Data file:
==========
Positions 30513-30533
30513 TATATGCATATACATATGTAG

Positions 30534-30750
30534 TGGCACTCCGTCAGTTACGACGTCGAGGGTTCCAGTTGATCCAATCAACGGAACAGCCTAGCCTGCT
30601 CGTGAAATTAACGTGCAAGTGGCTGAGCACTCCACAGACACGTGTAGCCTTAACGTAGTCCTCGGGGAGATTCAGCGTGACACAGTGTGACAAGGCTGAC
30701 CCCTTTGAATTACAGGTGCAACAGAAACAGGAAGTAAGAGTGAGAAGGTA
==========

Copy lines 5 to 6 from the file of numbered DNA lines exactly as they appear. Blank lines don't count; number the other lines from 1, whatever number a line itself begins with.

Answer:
30601 CGTGAAATTAACGTGCAAGTGGCTGAGCACTCCACAGACACGTGTAGCCTTAACGTAGTCCTCGGGGAGATTCAGCGTGACACAGTGTGACAAGGCTGAC
30701 CCCTTTGAATTACAGGTGCAACAGAAACAGGAAGTAAGAGTGAGAAGGTA